(I was reminded of this comment when I found Martha Woodmansee’s syllabus for a course on “Intellectual Property and the Construction of Authorship,” with dozens of great readings made freely available for public download. If this is what fair use affords US educators, I’ll have what they’re having.)

The ability of the law to successfully prosecute infractions depends, in part, on how well the law makes itself seem natural, self-evident. Demystifying the self-evident naturalness of copyright law is a project of all these books, most ambitiously essayed in William St Clair’s The Reading Nation in the Romantic Period, a sweeping cultural-economic history that puts intellectual property law front and centre as a regulator of not just the publishing business, but also literary production and, most importantly, public access to reading.

Intellectual property has existed for so long that it is difficult to imagine a world without it, but it is not intrinsic to authorship, books, or reading as such, but it too came into existence in response to a conjuncture of economic circumstances which came together in the late fifteenth century. […] The intellectual property regime has changed frequently and drastically over the centuries. […] During the intervals when the normal intellectual property structures temporarily broke down, we can see that the whole economy of writing and reading immediately changed. (41)

So are we taking part, now, in a breakdown of IP structures, or in their further entrenchment? It can be bewildering and discouraging that the answers vary so wildly. Last week, copyright lawyer Howard Knopf blogged about Margaret Atwood’s comments on Bill C-32, which heighten “creator-vs.-educator” hostilities, and suggest misconceptions about IP law basics like fair dealing (which are especially troubling to see being expressed by such a major author). Histories of copyright bring some much-needed perspective to present debates so pressured by private-interest spin, by reminding us that copyright was invented to advance the public interest, and by suggesting ways to re-assert the priority of that interest and reclaim the cultural common wealth.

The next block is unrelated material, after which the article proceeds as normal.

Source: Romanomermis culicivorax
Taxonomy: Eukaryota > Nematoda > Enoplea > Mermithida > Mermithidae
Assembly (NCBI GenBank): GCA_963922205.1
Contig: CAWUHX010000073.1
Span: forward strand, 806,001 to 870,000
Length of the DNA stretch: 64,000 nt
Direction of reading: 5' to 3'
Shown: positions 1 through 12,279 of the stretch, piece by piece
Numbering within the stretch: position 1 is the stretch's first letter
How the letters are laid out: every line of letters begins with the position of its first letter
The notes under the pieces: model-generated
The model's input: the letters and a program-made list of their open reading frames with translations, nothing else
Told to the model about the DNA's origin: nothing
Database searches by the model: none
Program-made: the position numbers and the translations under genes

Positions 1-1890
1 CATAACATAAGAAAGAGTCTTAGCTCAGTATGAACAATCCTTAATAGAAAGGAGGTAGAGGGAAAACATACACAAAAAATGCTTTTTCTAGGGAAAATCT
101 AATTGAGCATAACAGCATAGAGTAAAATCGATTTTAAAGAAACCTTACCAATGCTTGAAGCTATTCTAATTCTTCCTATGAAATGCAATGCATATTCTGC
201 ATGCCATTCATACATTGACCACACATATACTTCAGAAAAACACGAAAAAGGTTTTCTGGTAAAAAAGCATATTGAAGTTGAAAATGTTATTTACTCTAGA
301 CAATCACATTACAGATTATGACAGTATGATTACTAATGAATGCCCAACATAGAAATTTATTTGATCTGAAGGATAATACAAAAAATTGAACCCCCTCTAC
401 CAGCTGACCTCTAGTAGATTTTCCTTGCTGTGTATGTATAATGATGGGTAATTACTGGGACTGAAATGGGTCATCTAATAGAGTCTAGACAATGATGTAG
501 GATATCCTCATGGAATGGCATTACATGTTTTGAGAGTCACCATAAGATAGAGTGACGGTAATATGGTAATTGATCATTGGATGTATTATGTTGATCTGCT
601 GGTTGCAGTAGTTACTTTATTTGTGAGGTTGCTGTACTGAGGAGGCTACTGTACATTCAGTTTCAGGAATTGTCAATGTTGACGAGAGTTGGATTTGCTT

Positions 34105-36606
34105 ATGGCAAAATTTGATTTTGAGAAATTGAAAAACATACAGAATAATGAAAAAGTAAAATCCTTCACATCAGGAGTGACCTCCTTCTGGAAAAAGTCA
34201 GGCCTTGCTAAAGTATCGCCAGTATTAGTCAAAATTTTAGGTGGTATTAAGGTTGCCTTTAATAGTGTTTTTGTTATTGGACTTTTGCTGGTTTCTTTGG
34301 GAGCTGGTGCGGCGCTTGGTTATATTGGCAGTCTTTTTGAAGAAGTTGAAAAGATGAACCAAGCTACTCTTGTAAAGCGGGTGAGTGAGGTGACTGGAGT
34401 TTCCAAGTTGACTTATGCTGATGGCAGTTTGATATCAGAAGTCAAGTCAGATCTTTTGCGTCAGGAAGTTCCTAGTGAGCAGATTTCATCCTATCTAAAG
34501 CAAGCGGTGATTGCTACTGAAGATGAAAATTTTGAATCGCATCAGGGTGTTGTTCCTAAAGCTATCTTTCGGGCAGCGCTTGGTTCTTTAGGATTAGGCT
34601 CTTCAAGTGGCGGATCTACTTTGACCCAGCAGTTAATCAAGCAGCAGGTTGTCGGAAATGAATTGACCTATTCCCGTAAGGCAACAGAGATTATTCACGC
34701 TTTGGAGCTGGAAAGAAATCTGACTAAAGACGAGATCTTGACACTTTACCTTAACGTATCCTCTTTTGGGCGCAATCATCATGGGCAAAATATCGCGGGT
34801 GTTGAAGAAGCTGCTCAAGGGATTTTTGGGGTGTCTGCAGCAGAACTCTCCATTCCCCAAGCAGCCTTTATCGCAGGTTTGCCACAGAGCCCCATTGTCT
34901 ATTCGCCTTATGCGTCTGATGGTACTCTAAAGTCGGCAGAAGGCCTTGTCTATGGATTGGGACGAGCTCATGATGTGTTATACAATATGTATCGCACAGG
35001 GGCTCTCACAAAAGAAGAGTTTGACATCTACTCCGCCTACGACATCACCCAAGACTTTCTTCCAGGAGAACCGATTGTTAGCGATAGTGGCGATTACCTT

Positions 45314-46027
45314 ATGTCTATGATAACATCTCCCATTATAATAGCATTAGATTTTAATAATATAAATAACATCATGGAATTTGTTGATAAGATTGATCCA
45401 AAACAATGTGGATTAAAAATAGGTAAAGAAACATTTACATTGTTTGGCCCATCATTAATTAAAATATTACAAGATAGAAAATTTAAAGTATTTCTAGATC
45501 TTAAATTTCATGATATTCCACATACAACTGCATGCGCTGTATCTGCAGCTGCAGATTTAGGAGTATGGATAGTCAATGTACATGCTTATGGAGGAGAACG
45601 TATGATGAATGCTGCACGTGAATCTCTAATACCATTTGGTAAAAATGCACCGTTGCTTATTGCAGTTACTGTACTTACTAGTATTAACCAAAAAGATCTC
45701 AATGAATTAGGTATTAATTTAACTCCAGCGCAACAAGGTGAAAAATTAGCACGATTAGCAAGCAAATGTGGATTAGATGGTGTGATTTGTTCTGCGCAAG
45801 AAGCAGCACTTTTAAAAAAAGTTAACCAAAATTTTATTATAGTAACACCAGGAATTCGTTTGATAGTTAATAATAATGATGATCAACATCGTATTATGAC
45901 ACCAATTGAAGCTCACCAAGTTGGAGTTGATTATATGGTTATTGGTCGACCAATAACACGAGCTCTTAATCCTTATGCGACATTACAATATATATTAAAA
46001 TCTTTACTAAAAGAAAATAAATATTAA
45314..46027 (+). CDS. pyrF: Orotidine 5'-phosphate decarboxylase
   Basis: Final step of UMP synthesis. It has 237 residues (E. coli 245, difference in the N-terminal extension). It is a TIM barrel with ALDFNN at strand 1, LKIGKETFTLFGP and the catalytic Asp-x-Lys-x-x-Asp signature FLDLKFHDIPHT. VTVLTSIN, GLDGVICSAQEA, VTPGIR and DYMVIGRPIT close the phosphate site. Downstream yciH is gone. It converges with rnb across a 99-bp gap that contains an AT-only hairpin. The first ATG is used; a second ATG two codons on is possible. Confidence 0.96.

Works Cited
Kaplan, Benjamin. An Unhurried View of Copyright. New York: Columbia UP, 1967.
Rose, Mark. Authors and Owners: The Invention of Copyright. Cambridge: Harvard UP, 1993.
Saint-Amour, Paul K. The Copywrights: Intellectual Property and the Literary Imagination. Ithaca: Cornell UP, 2003.
St Clair, William. The Reading Nation in the Romantic Period. Cambridge: Cambridge UP, 2004.

Canadians have until Jan. 31 to comment on copyright bill

As Michael Geist says in his blog post today, we Canadians have until the end of this month to send comments on the new copyright bill, Bill C32, to the legislative committee now responsible for it. I’m not sure it’s exactly the “Canadian DMCA” that Cory Doctorow describes it as (especially since the DMCA itself is now more flexible on fair use and digital locks than our expected bill), but a copyright bill has no business protecting digital locks. IMHO.
For the record, here’s the letter I’ve just sent. (To send your own, consider these sources and strategies.)

Dear Bill C32 legislative committee,

There are solid gains for fair dealing in Bill C-32, but the bill protects digital locks more strictly than current US copyright law or even ACTA, now — and this protection trumps the bill’s otherwise substantial gains in fair dealing for Canadian consumers, educators, and businesses. Furthermore, digital locks — TPMs, DRM, etc. — are not intellectual property and should not be covered by IP legislation.

Bill C32 should provide protection for circumventing digital locks when undertaken for lawful purposes. As has been widely noted, this provision would still let Canada meet its obligations to international copyright agreements like WIPO and ACTA.